Japan Geoscience Union Meeting 2016

Presentation information


Symbol A (Atmospheric and Hydrospheric Sciences) » A-CC Cryospheric Sciences & Cold District Environment

[A-CC20] Glaciology

Wed. May 25, 2016 5:15 PM - 6:30 PM Poster Hall (International Exhibition Hall HALL6)

Convener:*Tetsuo Ohata(Arctic Environment Research Center, National Institute of Polar Research), Masahiro Hori(Earth Observation Reseacrh Center, Japan Aerospace Exploration Agency), kazuyoshi suzuki(Japan Agency for Marine-Earth Science and Technology), Shin Sugiyama(Institute of Low Temperature Science, Hokkaido University)

5:15 PM - 6:30 PM

[ACC20-P09] Ensemble forecast error covariance and correlation structures in coupled land-atmosphere modeling systems

*kazuyoshi suzuki1, Milija Zupanski2, Dusanka Zupanski3, Taikan Oki4 (1.Japan Agency for Marine-Earth Science and Technology, 2.Colorado State University, 3.Zupanski Consulting LLC, 4.Institute of Industrial Science, The University of Tokyo)

Keywords:Ensemble data assimilation, Snow model, Snow precipitation, Single observation experiment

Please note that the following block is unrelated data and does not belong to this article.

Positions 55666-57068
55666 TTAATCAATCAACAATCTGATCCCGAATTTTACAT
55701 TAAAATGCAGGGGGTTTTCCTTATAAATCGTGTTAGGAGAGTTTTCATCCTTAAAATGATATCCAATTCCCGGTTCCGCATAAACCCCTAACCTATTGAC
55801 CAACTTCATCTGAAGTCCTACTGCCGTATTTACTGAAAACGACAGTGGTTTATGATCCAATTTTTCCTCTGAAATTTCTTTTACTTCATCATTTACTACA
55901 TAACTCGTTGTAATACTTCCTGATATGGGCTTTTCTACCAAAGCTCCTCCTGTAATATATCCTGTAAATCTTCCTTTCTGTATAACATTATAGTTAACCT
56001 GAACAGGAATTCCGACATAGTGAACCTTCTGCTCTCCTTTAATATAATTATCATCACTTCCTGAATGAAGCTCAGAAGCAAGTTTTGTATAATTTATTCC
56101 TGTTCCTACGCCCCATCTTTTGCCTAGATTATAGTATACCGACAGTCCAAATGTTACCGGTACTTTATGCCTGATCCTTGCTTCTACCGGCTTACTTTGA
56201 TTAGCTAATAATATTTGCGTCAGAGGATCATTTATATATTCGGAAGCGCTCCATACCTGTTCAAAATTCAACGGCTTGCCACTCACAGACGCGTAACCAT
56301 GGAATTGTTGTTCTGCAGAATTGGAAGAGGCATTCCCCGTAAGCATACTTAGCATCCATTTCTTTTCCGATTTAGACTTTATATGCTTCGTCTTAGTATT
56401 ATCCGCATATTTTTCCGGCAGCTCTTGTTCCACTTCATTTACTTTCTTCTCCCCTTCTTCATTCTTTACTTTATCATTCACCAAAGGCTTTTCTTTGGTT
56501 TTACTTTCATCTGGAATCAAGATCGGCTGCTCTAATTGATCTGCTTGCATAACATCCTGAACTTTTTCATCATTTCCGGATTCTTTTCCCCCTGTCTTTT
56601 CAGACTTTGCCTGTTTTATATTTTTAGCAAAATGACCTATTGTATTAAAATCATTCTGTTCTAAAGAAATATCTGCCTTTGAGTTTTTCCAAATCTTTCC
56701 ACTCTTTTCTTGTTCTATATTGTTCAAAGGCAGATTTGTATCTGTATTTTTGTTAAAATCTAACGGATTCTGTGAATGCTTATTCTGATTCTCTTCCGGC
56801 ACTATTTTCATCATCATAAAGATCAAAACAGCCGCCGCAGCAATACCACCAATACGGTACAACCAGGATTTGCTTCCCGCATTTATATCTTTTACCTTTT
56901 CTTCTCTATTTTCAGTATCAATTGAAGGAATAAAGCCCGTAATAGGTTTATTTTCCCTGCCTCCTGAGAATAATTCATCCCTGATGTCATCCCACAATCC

Coupled numerical models address interactions between processes in the atmosphere, ocean, land surface, biosphere, chemistry, cryosphere, and hydrology. Including the interactions between such processes can potentially extend the predictability and eventually help in reducing the uncertainty of the prediction. Coupled data assimilation is a branch of data assimilation that deals with coupled modeling systems. In this article the fundamentals of coupled data assimilation are first described through a mathematical example of a model including two coupled components. Then, through a series of single observation experiments, we analyze the forecast error covariance and correlation structures using the Maximum Likelihood Ensemble Filter (MLEF) data assimilation system with coupled atmosphere-land surface Weather Research and Forecasting (WRF) model . The atmospheric WRF component has been coupled with two land surface models: Noah and Noah-MP. Two observation locations with different precipitation regimes have been considered. Through this study, we found that error covariance and correlation were dependent on both location and land surface scheme. Snow precipitation likely caused more complex structures in error covariances and correlations compared to the precipitation-free site. The employment of a more realistic snow model was found to reduce the error covariance and error correlation between the atmosphere and the soil in the coupled system. We also have demonstrated, for the first time in a data assimilation study, that correlation structures can be useful in understanding the physical meaning of the forecast error covariance and as a basis for selecting the most important forecast error covariance components for the coupled data assimilation system. Overall, the complexity and structure of ensemble-based forecast error covariance appears to be meaningful, which is encouraging for the future applications of coupled atmosphere – land surface data assimilation.